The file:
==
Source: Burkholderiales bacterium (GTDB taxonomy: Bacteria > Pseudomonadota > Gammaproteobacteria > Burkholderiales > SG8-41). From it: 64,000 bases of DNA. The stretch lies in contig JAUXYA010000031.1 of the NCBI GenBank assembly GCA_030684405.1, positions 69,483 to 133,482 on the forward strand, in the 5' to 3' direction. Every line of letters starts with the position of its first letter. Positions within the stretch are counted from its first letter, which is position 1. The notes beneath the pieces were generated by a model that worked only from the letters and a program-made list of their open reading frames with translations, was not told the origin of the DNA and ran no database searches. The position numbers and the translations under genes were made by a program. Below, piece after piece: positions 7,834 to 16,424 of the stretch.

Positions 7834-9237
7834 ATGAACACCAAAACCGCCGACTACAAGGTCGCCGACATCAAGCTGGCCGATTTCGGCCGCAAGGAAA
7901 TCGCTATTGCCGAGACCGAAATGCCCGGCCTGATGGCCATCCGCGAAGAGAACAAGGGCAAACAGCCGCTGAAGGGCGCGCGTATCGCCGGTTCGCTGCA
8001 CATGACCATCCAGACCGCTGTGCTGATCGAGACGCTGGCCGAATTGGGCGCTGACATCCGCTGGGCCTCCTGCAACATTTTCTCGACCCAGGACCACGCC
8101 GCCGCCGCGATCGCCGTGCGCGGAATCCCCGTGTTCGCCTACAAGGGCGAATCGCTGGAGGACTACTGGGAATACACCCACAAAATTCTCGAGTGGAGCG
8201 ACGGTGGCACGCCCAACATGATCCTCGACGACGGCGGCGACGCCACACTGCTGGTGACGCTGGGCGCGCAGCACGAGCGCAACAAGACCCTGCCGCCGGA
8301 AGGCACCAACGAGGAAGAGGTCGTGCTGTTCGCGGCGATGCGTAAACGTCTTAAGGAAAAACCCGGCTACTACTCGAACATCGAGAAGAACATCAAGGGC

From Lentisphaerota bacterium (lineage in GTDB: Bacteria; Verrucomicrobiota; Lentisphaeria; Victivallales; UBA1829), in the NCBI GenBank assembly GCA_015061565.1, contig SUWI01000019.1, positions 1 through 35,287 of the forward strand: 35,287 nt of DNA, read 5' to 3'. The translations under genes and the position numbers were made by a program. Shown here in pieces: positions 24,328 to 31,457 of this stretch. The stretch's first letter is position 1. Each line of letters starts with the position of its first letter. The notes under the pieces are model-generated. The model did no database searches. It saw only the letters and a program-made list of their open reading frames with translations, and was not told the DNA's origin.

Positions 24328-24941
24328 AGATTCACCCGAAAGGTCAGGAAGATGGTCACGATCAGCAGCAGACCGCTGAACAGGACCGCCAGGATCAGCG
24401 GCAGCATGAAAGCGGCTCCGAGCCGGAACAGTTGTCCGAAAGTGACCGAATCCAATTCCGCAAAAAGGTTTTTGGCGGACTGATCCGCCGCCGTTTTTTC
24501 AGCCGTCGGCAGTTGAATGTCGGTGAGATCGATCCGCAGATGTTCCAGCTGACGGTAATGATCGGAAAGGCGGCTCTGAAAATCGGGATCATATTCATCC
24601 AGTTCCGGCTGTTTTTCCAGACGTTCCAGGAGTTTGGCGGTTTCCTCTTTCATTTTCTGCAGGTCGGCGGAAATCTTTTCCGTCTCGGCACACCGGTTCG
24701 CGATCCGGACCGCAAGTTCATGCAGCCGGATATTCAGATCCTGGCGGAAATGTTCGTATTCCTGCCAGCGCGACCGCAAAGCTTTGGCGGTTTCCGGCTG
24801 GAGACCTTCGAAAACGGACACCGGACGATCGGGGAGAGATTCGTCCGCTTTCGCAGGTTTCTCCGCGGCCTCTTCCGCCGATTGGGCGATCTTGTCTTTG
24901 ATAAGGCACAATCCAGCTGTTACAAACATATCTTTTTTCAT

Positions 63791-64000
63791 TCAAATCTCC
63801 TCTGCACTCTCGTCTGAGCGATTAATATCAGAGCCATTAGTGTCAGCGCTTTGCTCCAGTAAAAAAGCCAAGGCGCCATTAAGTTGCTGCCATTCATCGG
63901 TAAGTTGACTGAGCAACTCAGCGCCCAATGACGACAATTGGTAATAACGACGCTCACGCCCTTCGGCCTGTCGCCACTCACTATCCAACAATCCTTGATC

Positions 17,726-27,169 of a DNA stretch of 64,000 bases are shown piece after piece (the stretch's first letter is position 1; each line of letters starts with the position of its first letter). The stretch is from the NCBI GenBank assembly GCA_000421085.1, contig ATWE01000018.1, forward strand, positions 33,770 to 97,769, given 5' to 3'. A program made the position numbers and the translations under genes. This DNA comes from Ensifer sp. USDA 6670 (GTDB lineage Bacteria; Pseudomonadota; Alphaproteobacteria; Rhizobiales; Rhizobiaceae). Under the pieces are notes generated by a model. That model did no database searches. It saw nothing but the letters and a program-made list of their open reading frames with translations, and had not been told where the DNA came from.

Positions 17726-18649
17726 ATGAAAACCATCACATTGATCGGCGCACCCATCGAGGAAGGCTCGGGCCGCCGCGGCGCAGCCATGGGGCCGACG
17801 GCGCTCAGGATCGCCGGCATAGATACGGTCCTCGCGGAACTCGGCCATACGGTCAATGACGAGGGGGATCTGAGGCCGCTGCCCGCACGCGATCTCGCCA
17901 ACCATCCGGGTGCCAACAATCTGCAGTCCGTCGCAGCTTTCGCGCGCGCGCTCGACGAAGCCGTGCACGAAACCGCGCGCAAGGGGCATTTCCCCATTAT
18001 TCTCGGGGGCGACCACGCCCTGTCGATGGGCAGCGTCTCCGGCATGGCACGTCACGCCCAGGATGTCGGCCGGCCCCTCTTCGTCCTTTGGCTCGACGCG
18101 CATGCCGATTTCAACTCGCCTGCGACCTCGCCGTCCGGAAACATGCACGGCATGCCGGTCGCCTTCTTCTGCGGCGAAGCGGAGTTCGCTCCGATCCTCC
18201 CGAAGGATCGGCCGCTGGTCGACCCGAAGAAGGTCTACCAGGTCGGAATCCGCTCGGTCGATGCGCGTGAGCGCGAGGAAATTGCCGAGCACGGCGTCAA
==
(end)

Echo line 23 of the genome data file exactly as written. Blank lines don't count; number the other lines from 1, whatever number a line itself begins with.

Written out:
Positions 17726-18649